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vibration reduction

Discussion in 'General Discussion' started by wloneill, Sep 2, 2008.

  1. wloneill


    Jun 6, 2007
    Lexington, KY
    I remember learning with film cameras using 35mm. format, that if you set your shutter speed to the inverse of your focal length you should be able to handhold the camera without the use of a tripod. Now with the DX form factor does that rule still hold? Say for instance you are using a Nikon 70-200 f 2.8 VR lens and you are zoomed all the way to 200mm. (equivalent to roughly 300 mm on the old 35mm format) would you be able to handhold without motion artifact at a shutter speed of 1/300 sec. I took some images zoomed all the way in with a shutter speed of 1/600 with the VR off and the images weren't as crisp as I would have liked. I am wondering if this is motion artifact and if I would have been better served to use the VR. The subject was not moving by the way. I would post the images to show you but the subject doesn't want me to.
  2. AFAIK your shutter speed needs to equal that of the focul length including the crop factor (when VR is not in use). However, your technique will come in to play massively as some people can hand hold and very slow shutter speeds were as others can't get a sharp image at much faster shutters speeds than the focul length.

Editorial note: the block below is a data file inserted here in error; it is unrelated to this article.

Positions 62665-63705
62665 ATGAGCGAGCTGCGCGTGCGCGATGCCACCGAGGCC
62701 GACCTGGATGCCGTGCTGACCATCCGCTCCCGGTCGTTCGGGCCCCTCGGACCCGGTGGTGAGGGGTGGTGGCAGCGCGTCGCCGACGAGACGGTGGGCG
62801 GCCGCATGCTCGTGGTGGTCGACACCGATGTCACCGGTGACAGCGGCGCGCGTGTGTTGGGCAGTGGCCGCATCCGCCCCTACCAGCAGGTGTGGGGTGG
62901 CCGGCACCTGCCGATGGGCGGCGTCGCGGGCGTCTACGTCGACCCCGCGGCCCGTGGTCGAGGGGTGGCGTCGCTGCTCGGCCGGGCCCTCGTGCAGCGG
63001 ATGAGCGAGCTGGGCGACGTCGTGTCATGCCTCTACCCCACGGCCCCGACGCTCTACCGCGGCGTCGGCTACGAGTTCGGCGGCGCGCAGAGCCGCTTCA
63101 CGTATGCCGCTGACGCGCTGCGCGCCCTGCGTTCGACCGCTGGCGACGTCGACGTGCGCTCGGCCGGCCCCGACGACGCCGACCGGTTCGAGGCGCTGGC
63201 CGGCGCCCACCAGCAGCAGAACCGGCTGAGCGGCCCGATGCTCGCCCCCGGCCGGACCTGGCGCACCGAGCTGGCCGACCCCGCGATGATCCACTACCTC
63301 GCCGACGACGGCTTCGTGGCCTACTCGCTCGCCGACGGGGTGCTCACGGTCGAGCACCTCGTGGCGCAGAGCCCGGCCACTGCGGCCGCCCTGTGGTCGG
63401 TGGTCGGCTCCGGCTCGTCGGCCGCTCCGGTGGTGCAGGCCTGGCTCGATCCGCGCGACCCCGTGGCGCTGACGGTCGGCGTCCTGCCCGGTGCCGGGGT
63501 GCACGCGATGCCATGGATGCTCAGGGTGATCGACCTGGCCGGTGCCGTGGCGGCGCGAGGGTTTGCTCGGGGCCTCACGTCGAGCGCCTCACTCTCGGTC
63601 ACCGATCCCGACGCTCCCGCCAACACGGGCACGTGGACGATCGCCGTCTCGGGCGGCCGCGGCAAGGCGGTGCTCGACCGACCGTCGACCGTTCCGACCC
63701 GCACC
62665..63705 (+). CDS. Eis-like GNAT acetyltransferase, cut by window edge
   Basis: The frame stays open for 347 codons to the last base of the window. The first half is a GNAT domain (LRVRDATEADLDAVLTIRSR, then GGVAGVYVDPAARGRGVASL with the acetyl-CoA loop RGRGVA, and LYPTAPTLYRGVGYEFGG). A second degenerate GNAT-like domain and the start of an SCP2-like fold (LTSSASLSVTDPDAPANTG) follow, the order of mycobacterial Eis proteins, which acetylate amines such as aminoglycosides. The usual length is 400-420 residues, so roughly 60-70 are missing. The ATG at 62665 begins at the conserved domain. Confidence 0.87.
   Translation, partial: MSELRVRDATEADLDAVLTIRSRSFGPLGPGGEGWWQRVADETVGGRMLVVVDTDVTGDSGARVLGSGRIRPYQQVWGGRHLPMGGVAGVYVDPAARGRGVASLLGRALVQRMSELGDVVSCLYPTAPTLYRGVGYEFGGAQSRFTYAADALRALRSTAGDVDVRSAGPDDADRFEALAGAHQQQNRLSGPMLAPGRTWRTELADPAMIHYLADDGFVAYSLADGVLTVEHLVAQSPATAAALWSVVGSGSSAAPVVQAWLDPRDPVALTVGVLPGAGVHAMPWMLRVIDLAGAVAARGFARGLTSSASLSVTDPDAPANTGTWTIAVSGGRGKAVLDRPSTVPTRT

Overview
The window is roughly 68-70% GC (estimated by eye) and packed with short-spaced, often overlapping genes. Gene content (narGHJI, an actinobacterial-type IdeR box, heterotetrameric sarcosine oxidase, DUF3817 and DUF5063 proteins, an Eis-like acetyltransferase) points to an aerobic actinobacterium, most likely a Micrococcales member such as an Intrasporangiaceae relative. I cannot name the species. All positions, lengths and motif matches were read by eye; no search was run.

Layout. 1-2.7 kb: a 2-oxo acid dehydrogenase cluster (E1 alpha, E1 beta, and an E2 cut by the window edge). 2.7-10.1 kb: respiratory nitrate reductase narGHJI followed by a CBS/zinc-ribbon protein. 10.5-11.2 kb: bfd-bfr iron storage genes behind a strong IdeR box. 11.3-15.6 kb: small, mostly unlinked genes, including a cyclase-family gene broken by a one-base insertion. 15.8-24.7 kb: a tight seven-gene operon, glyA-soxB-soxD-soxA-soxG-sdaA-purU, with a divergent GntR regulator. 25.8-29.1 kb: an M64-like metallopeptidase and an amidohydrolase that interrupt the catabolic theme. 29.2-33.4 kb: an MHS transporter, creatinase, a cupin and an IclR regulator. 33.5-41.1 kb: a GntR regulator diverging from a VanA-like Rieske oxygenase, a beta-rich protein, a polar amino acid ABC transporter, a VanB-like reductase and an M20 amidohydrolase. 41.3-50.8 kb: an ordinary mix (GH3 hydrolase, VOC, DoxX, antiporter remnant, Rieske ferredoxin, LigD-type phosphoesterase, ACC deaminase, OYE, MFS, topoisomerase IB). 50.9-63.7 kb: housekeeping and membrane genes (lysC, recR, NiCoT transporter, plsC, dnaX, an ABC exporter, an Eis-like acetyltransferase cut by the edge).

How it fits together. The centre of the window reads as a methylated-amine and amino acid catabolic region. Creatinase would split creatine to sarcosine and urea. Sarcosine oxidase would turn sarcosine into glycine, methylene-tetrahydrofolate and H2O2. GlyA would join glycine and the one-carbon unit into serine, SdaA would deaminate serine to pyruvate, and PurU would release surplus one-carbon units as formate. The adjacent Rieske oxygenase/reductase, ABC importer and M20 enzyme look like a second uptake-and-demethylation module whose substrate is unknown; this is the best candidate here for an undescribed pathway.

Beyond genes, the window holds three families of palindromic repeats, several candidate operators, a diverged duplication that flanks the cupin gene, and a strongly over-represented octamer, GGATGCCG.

3. Is this a new lens, have you tested it for sharpness? many a new 70/200 has arrived OOF.
    What body are you shooting with, and how long have you been using that body?

    Back up and do some test on a tri pod, or using bean bags, remember to turn the VR off while on a pod.
    For my older shaky self, I double the FL to get my minimum shutter speed, so 1/600 would be my minimum, at 200mm.
  4. the misconception of this is that you need to include the crop factor. You don't.

    The lens is the same length regardless of what the sensor is, it's just that with a cropped sensor you're only seeing the central portion of an image. The effects of handheld vibration is equal regardless of whether it's cropped or not.

    What body are you shooting with? Is your technique ok with film? The other thing, are you sure it's handheld vibration/motion blur or is it just the difference between film and digital caused by the AA Filter?
  5. Ah right, I thought because your effectively seeing a 'zoomed in' image your also enhancing the vibrations you'd get at that focul length. When looking through a 600mm on a D2x and then a D3 there certainly seems to be a lot more movement in the image with the crop sensor of the D2x so I guess that's why most folks assume that means you'll need a faster shutter, like I did :) 
  6. You're not really seeing a "zoomed in" image it's like taking a photo with a D3 and then cropping the centre.

    It's just that a cropped sensor has small photosites.

    The body can cause issues also, as a 70-200 2.8 will handle a lot better on a heavier body, than say, a D40
  7. That does actually make perfect sense when you think about it! :smile:
  8. wloneill


    Jun 6, 2007
    Lexington, KY
    I am using a D80 with that lens